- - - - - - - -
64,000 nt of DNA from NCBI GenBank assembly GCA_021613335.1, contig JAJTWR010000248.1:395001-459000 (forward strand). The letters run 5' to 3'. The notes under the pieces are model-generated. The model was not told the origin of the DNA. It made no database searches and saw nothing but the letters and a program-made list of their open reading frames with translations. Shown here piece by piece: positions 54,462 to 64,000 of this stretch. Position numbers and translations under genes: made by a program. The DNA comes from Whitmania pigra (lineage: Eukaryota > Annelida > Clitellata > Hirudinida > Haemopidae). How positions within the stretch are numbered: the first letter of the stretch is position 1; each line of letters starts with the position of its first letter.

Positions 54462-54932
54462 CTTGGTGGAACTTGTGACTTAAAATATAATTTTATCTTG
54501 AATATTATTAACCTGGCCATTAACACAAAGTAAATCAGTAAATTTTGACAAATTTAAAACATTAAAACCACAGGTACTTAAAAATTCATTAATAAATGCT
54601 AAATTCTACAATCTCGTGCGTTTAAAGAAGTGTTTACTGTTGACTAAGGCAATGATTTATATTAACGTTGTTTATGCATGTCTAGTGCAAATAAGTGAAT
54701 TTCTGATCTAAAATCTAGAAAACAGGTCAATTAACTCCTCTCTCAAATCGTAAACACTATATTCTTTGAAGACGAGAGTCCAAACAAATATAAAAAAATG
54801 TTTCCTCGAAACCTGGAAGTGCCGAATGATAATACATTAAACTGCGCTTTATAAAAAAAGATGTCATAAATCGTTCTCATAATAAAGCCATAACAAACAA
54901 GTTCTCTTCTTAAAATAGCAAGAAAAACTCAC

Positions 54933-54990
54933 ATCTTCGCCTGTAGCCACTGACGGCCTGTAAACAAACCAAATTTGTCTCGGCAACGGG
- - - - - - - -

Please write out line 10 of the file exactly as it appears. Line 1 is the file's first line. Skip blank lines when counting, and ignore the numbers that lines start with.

54933 ATCTTCGCCTGTAGCCACTGACGGCCTGTAAACAAACCAAATTTGTCTCGGCAACGGG